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About 20 people gathered at the Hal Holmes Community Center on Monday night to give feedback on where the county should allow new commercial solar farms.

Hosted by Kittitas County Community Development Services, the community open house included various maps and informational fliers about solar facility location.

In January, the Kittitas County commissioners placed a moratorium on major solar projects after they denied a permit for a solar farm near Kittitas, mentioning concern about the impact on rural character and agricultural lands in the county. After hearing another dozen solar projects were in the works in the county, commissioners said they wanted a time out to get rules in line.

The moratorium, which is scheduled to expire Jan. 18, 2018, doesn’t cover small-scale solar panels on homes.

A work plan has been adopted and a citizen advisory committee has been meeting for the past few months to discuss alternatives.

County planner Jeremy Johnson said that the county welcomes any feedback the public is willing to provide.

“Our goal is to get as much community input as we can,” Johnson said. “The goal is to be as thorough as possible and as close to the timeline as we can.”

Staff and committee members have talked about criteria for solar facility placement, including sites that are within three-mile radius of infrastructure (a Puget Sound Energy substation or Bonneville Power Administration right of way), less than a 5 percent slope and not in prime agriculture zoning.

A county analysis and map split land into three levels:

  • Green/Tier 1: Meet all criteria.
  • Orange/Tier 2: Meets some criteria.
  • Red/Tier 3: Meets few or no criteria.

The map was just for discussion purposes and not a staff recommendation, according to committee meeting minutes.


Seattle-based TUUSSO Energy LLC plans to build five solar power projects near Ellensburg. In a meeting with the Daily Record earlier this month, the company’s Jason Evans said the company is not waiting for the county’s moratorium to be lifted.

“As windy as Kittitas County is, its solar potential is great, too,” he said in a news release.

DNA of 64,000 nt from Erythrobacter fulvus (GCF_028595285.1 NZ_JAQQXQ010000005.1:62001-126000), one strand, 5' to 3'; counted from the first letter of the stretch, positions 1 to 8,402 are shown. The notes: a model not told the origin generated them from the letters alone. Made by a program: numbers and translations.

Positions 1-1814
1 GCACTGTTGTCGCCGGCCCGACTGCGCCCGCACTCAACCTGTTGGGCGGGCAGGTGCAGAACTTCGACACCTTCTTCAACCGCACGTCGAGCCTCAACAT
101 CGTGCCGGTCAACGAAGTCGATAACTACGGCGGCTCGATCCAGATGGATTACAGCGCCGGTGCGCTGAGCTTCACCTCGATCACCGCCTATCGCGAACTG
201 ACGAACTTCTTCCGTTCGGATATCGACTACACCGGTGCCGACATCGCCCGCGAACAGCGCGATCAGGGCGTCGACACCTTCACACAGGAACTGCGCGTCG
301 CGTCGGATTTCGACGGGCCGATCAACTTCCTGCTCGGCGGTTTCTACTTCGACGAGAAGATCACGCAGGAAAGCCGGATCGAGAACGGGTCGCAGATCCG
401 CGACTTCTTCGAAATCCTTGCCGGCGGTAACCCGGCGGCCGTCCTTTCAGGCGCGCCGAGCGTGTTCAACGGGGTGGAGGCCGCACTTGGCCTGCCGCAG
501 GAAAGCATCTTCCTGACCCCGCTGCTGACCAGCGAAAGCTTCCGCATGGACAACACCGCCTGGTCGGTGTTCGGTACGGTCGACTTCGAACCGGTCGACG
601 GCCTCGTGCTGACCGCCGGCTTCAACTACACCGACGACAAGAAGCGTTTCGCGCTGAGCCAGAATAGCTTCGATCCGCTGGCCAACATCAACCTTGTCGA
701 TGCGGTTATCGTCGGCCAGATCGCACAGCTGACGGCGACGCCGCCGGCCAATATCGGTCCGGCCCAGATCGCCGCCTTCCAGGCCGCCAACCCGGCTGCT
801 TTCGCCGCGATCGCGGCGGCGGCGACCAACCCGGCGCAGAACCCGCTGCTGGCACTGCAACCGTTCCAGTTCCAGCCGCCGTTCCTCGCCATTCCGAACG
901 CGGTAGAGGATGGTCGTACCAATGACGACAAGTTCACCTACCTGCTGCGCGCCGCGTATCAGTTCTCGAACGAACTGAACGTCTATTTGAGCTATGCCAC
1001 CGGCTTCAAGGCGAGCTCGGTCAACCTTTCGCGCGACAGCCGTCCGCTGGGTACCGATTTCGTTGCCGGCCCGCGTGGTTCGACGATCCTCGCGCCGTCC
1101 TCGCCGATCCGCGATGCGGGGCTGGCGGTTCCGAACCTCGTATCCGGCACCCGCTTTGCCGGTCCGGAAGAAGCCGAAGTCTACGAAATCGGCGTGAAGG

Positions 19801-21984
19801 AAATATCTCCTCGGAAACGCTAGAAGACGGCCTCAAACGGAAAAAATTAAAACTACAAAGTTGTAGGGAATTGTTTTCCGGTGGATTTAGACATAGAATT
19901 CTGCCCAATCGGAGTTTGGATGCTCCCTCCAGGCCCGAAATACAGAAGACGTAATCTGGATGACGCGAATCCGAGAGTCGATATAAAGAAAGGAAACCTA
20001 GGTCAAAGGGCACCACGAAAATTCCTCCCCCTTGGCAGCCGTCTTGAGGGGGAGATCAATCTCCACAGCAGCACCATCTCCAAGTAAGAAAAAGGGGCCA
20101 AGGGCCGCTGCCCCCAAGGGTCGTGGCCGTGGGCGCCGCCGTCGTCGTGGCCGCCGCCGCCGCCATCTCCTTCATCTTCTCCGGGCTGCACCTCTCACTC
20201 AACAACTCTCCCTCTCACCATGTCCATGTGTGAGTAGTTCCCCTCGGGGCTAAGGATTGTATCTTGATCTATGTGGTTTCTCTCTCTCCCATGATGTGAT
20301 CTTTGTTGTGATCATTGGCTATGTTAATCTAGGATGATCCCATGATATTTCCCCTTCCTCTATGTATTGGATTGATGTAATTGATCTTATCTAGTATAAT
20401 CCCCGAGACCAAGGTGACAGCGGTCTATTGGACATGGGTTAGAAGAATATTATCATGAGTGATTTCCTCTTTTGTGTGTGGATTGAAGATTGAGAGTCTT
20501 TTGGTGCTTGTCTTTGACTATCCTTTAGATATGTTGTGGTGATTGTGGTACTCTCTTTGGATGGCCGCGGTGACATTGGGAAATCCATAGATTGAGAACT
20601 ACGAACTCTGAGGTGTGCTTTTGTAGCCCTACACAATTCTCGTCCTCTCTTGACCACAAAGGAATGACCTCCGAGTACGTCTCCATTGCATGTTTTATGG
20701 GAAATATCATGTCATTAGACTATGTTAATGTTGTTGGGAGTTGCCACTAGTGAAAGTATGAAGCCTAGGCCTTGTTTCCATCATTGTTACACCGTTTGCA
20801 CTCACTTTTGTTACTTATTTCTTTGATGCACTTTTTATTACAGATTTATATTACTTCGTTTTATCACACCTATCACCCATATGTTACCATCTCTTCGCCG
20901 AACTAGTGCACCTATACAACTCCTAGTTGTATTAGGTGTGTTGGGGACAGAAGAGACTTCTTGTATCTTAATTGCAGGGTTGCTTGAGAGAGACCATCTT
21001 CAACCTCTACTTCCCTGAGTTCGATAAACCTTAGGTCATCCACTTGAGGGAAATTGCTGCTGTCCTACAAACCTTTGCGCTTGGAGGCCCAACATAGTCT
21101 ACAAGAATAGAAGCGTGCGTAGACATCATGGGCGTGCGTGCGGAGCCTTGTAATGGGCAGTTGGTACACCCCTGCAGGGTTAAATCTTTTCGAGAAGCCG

The facilities’ combined capacity, 25 megawatts, will power roughly 5,000 homes served by Puget Sound Energy. They would be sited on 232 acres of private agricultural lands, the release said, and will connect to PSE’s local power lines.

Each site will use ground-mounted photovoltaic polycrystalline panels arrayed on trackers spanning about 40 acres, interconnecting with Puget Sound Energy’s distribution lines.

The projects will cost about $50 million and bring in roughly $4,883,000 to the county in property taxes. The company hopes to have the project generating electricity by 2018.


Among the attendees Monday were several members of local group Our Environment. Part of the group’s mission is bringing awareness to climate change.

Andrea Sledge, a member of Our Environment and the county’s Solar Facilities Citizen Advisory Committee, said that renewable energy is critical to better preserving natural resources.

“It’s about efficiency and economics,” Sledge said. “If you have a natural resource, you don’t use it until it’s gone. You wouldn’t spend down your 401k just because it’s there.”

Howard Lyman, a member of Our Environment and the county’s Solar Facilities Citizen Advisory Committee, said that Our Environment would not stop pushing for more renewable energy.

“The future is going to be renewable energy,” Lyman said. “That we can’t harvest the sun in Kittitas is ridiculous. We’ll probably be at this again this same time next year.”

Lyman compared the county’s regulation of solar farms to getting a driver’s license, saying that regulation is the first step to expanding solar energy.

“You do what’s required,” he said. “These are just the hoops you have to go through.”

Correction: In an article that ran on October 25, 2017, TUUSSO Energy LLC was misidentified as, "TUUSCO Energy LLC."

The article incorrectly stated that company is waiting for the county's moratorium on major solar projects.


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